Controversy. Rorty uses Santayana at various places to strengthen his own point, something that is criticized by Seaton (see above). One can claim that it is irresponsible to use some views of a given philosopher without the context of his or her whole work and idea. However, Rorty (and some others) is notorious on this way of interpreting other thinkers. He uses, I think on purpose and intentionally, some fragments of the philosophy of these philosophers, say Hegel and Santayana, for the purposes of the contemporary issues and his own seeing these issues.
Continuation. One way of continuing the discussion between Rorty’s and Santayana’s philosophical positions has been suggested by Levinson in his Santayana, Pragmatism, and the Spiritual Life. Comparing the conflicting views on realism in Rorty and Hilary Putnam, Levinson concludes: “Rorty’s pragmatism is realistic and Putnam’s realism is pragmatic and they tend to converge in a position similar to one occupied by Santayana” (Levinson 186). Matthew Flamm, in “Pragmatic Moralism and the Politicization of Philosophy,” gets Santayana into the discussion about Rorty’s politicization of John Dewey’s pragmatism and concludes by suggesting that Santayana’s previous accusation of Dewey’s philosophy of ‘moralism’ or reducing philosophy into the socio-political context, was in this context prophetic.
Contribution. Studying the Rorty-Santayana philosophical relationship can be fruitful for at least one basic reason: the role of philosophy as such in contemporary culture and the role of philosophers in the public and private spheres of life.
A note: This is the first version of the entry on Rorty on Santayana; a more completed version, having more plots, referring to more material, and including more commentators will be provided after the presentation of the entries on pragmatism, neopragmatism, realism, William James, John Dewey, and others.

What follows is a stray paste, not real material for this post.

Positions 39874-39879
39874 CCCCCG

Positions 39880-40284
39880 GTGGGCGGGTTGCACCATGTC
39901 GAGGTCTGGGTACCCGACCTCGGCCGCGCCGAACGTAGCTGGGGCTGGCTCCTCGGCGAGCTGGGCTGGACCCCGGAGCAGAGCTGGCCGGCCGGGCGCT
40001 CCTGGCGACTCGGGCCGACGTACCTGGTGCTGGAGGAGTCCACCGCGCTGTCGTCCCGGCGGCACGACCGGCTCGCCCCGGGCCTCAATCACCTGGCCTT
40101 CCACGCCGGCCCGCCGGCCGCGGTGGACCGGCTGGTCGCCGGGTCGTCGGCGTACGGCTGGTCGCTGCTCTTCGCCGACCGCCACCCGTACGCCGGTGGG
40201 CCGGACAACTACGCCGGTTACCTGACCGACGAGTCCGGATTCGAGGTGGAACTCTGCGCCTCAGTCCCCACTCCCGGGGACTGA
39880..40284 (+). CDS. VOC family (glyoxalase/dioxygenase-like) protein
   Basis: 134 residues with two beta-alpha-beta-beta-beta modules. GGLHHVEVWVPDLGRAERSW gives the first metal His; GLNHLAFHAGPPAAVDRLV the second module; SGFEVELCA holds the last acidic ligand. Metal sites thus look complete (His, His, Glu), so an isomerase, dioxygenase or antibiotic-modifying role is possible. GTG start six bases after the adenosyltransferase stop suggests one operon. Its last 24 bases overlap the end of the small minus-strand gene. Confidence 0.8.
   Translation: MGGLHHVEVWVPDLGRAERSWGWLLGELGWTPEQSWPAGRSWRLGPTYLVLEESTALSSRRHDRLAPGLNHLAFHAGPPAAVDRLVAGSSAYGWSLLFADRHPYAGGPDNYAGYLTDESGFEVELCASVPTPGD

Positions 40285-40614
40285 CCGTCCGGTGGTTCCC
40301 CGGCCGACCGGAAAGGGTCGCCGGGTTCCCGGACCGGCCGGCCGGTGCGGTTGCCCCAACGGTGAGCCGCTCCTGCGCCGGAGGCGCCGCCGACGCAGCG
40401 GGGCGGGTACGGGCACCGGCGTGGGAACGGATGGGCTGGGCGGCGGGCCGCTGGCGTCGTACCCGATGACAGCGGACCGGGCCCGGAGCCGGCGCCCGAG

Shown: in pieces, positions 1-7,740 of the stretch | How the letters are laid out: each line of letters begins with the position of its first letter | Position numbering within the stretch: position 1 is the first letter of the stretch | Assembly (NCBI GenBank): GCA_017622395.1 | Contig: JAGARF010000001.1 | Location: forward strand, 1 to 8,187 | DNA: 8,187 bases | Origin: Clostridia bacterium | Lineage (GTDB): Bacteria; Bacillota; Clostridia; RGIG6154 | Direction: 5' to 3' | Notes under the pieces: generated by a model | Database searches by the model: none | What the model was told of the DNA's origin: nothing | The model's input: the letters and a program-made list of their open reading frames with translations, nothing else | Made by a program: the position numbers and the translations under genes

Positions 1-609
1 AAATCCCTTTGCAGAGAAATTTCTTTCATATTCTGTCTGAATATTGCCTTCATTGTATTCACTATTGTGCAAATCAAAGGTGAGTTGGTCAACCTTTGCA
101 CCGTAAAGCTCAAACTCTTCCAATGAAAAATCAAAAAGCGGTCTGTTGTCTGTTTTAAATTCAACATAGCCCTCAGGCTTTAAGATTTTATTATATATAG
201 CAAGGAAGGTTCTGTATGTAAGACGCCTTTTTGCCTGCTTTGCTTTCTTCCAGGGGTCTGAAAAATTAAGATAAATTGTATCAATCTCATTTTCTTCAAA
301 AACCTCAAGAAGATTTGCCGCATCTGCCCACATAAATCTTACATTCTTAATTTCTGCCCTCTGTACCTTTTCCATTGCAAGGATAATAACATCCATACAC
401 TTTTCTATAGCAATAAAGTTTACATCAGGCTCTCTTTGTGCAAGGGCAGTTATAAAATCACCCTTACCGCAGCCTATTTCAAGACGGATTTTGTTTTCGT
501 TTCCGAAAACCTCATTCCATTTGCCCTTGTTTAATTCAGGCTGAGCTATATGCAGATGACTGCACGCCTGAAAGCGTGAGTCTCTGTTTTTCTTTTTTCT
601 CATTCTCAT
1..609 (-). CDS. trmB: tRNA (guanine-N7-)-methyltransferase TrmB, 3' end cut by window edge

Flamm, Matthew (2009). “Pragmatic Moralism and the Politicization of Philosophy,” in: Bulletin of the Santayana Society, no. 27, pp. 18-26.
Kerr-Lawson, Angus (1995). “Rorty has no Physics,” in: Bulletin of the Santayana Society, pp. 12-15.
Hodges, Michael and Lachs, John (2000).Thinking in the Ruins: Wittgenstein and Santayana on Contingency. Nashville: Vanderbilt University Press.
Levinson, Henry (1992). Santayana, Pragmatism and the Spiritual Life. The University of North Carolina Press.
Rorty, Richard (1979). Philosophy and the Mirror of Nature. Princeton: Princeton University Press.
Rorty, Richard (1995). Rorty and Pragmatism. The Philosopher Responds to His Critics. Edited by Herman Saatkamp. Nashville and London: Vanderbilt University Press.
Rorty, Richard (1998). Truth and Progress. Cambridge University Press.
Rorty, Richard (2006). Take care of freedom and truth will take care of itself. Interviews with Richard Rorty. Edited by Eduardo Mendieta. Stanford: Stanford University Press.
Rorty, Richard (2007). Philosophy as Cultural Politics. Cambridge University Press.
Seaton, James (2014). “Richard Rorty’s Misleading Use of Santayana,” in: Bulletin of the Santayana Society, pp. 63-70.
Santayana, George (1938). The Realm of Truth. New York: Scribner’s.
Santayana, George (1957). Interpretations of Poetry and Religion. New York: Harper.
A copyright note: The present Santayana: A Philosophical Guide blog material cannot be copied without the author’s permission.